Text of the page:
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What is an

Audiologist?

Audiologists are hearing healthcare professionals who have specialized training in the prevention, diagnosis and non-medical treatment of hearing and balance disorders. Audiologists may be found in medical centers, hospitals, clinics, private practice and schools.

Qualifications include: a master's or doctoral degree from an accredited university, state licensure, completion of a full-time internship and passing a demanding competency examination. These professionals belong to several national organizations guided by a Code of Ethics. Audiologists are designated by signing their degree (M.A., M.S., Ph.D., Au.D. etc.) and CCC-A (Certificate of Clinical Competence in Audiology) or F-AAA (Fellow of American Academy of Audiology) after their name.

Audiologists provide hearing aid services to adult and pediatric patients with hearing loss. In addition, many audiologists have expertise in balance disorders, industrial hearing loss, prevention and use of assistive listening devices (ALDs) including individual and group listening systems, telecommunication devices and personal alerting equipment.In order to maintain Oklahoma state licensure, Audiologists are required to complete at least 20 hours of continuing education every 2 year cycle. By virtue of their graduate education, professional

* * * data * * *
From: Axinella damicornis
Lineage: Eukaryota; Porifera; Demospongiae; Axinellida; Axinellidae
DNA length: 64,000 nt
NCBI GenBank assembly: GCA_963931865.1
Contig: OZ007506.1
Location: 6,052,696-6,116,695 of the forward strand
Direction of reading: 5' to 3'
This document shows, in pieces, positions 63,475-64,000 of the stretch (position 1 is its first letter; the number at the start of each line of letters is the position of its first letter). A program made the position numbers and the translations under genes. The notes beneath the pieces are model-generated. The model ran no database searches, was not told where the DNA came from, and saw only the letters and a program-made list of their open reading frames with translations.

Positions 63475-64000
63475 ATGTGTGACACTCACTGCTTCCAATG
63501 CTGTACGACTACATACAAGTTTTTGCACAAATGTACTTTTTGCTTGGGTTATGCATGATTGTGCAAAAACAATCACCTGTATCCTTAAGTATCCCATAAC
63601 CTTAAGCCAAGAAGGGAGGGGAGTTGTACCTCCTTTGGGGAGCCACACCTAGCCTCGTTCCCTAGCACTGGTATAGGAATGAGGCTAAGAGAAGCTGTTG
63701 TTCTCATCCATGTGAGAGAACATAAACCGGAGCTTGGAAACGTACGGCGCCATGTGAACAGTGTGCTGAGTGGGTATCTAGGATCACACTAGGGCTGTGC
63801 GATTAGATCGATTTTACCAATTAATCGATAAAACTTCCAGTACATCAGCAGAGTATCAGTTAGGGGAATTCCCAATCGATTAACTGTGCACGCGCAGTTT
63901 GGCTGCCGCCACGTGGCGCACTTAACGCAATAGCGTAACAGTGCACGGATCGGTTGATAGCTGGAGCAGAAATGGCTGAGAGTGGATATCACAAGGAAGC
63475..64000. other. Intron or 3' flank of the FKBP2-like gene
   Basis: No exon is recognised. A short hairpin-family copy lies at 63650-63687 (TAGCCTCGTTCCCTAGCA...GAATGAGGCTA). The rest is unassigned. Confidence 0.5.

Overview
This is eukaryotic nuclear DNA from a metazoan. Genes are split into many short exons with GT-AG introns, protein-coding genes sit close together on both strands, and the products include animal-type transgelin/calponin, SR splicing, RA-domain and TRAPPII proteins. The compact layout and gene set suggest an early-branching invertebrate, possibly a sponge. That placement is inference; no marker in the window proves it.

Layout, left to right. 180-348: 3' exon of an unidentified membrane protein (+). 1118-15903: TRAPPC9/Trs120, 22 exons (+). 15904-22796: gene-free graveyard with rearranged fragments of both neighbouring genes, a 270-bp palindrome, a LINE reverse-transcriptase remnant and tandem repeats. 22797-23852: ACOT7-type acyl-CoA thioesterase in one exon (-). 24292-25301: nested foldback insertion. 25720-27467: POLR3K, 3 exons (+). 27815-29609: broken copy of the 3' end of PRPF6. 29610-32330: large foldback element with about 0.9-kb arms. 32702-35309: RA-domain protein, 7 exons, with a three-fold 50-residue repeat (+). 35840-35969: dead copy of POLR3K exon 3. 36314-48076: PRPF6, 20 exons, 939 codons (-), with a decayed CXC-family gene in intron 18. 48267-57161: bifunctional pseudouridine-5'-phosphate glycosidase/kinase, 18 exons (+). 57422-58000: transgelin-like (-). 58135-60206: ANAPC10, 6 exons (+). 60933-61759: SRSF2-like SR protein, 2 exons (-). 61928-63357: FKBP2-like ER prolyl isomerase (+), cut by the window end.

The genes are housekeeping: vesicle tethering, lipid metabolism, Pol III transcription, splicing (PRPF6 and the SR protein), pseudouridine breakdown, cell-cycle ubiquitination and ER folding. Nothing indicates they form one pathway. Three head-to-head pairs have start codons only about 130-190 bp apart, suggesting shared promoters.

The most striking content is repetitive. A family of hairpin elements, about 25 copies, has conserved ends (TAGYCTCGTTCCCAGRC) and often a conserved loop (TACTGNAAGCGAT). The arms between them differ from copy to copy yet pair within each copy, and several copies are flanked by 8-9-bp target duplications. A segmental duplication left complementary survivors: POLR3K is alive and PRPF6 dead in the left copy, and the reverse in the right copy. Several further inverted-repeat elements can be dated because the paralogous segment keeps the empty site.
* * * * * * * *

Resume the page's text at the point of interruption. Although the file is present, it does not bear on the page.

Audiology Code of Ethics

 

What is the Difference Between an Audiologist and a Hearing Aid Dealer?

Hearing Aid Dealers are individuals who dispense or fit hearing aids. Hearing aid specialists do not have post-graduate degrees in audiology and, therefore, cannot provide diagnostic audiological services.

The State of Oklahoma requires that a hearing aid dealer maintain a license and be registered as a “hearing aid dealer and fitter” through the State Department of Health. Hearing Instrument Specialists must have at least a high school diploma (or its equivalent), must pass a state examination, and meet Oklahoma Department of Health Board approved training requirements.